MSNBC’s Jose Diaz-Balart: GOP’s ‘Got To Be Very Careful’ Responding to Obama’s Immigration Executive Action

On Monday, November 17, Jose Diaz-Balart officially took over the hosting duties on MSNBC’s The Daily Rundown, replacing Meet the Press moderator Chuck Todd, and now anchors two hours of MSNBC’s morning programming.

The MSNBC host used his expanded role at the network to promote President Obama’s proposed executive action on immigration reform and warned that the GOP has “got to be very careful” in how they respond to the president.

Diaz-Balart never explained exactly why the GOP needs to “be very careful” in their response to Obama’s executive action and Kasie Hunt never bothered to challenge her colleague and simply let his comments pass.

Kasie Hunt went on to push the line that the GOP was considering a government shutdown as a means to derail President Obama on immigration:

You have Senate leaders saying that they definitely don't want a government shutdown, which is potentially what could happen if that funding resolution doesn't pass through. On the other hand, on the House side they've sort of left that possibility open but in the meantime you have several conservatives on the Senate side who are working to figure out a way to strip funding for implementing this executive order no matter what. 

As the interview continued, Jose Diaz-Balart eagerly mocked the GOP’s supposed lack of support among Hispanic voters:

Kasie, let's look at the numbers for a minute. Republican House candidates got just 38% of the Latino vote this year compared to 62% for Democrats. They got a higher percentage than they did during the last presidential election but that’s not saying much. 

Diaz-Balart and Hunt then discussed how both political parties need to fight “for the hearts and minds of Latino voters” before Kasie Hunt concluded the segment by lamenting that President Obama’s immigration agenda hadn’t become law yet:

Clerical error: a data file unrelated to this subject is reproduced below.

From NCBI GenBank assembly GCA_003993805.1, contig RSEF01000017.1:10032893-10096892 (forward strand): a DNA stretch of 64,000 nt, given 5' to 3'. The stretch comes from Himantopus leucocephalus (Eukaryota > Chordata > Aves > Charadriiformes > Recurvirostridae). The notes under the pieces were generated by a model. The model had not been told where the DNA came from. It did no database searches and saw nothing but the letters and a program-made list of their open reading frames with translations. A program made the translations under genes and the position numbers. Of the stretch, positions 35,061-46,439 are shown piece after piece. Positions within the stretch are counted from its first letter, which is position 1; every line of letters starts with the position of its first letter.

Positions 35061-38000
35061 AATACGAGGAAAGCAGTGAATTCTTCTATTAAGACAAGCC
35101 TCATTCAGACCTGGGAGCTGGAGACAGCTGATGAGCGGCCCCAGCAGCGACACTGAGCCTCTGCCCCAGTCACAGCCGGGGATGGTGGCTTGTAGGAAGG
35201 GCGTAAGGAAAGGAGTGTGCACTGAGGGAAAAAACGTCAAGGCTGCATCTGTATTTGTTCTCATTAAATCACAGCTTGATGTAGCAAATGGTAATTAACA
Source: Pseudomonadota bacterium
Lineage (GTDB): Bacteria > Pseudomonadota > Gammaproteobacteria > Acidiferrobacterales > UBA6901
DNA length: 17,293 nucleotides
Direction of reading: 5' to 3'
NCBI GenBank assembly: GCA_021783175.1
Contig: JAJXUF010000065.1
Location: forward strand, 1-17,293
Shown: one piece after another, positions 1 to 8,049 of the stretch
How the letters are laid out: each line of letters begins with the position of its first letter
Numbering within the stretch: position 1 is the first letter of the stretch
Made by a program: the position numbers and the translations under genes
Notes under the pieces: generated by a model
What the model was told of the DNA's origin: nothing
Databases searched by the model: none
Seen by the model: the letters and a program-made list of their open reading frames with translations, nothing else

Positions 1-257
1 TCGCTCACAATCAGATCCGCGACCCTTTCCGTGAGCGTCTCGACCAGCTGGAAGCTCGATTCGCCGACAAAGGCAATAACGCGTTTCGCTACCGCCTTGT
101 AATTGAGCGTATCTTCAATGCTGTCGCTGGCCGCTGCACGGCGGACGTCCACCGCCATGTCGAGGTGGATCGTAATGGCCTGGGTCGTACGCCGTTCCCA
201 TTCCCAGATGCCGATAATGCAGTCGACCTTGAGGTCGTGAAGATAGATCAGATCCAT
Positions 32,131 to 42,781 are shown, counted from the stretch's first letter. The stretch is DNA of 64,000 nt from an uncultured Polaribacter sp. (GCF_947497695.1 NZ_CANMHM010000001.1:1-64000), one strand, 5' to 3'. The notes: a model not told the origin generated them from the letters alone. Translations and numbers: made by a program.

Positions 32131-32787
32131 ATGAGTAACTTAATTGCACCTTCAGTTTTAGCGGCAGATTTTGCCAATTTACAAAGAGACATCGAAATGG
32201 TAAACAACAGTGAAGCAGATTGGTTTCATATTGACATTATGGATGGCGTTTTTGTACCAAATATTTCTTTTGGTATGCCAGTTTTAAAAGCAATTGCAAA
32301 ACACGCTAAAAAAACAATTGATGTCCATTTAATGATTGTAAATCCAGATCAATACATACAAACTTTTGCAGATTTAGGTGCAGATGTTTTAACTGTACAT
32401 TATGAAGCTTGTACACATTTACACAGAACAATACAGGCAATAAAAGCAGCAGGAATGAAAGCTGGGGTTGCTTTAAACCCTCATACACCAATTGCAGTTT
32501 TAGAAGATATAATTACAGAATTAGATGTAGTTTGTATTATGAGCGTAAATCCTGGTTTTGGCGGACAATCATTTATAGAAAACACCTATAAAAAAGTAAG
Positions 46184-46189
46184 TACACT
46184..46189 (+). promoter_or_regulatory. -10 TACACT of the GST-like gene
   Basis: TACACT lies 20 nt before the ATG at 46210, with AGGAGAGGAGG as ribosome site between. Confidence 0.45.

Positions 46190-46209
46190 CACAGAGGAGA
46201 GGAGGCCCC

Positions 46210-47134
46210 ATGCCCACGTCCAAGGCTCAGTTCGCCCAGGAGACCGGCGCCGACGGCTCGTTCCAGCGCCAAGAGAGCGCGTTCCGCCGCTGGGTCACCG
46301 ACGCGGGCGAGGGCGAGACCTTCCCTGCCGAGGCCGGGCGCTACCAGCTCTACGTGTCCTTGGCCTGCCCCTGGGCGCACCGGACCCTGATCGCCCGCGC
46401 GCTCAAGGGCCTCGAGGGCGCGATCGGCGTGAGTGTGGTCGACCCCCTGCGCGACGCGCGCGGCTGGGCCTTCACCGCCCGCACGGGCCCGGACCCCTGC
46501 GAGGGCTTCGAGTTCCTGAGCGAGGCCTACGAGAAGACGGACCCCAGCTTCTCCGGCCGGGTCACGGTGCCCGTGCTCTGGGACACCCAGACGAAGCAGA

You remember that he said that this comprehensive immigration reform was going to be one of the first things that he did out of the gate and obviously we're still sitting here and that hasn't gotten done. So there's been a long simmering debate as well as this legislation moved on the Hill and then failed.

See relevant transcript below. 

MSNBC’s The Rundown

November 17, 2014

JOSE DIAZ-BALART: We go back to what is driving D.C. this morning. Members of Congress are bracing for executive action on immigration by President Obama. White House officials tell NBC News the plan will give legal status to millions of undocumented workers. Exact timing of when the president will issue that order is still unknown. But no matter the timing, the plan will surely have an impact beyond this election cycle. And most likely the next. MSNBC political correspondent Kasie Hunt is back with us from Capitol Hill. Kasie, good see you again. 

KASIE HUNT: Nice to see you, Jose.

DIAZ-BALART: Tell us a little about how the GOP plans to respond to this executive action. They've got to be very careful there. 

HUNT: So, Jose, the timing of this matters a lot because government funding runs out on December 11th. So I think that’s going to really impact the debate whether or not the president comes out and does this earlier rather than later. He said that he wants to do it right and that he's not worried about the timing. You have Senate leaders saying that they definitely don't want a government shutdown, which is potentially what could happen if that funding resolution doesn't pass through.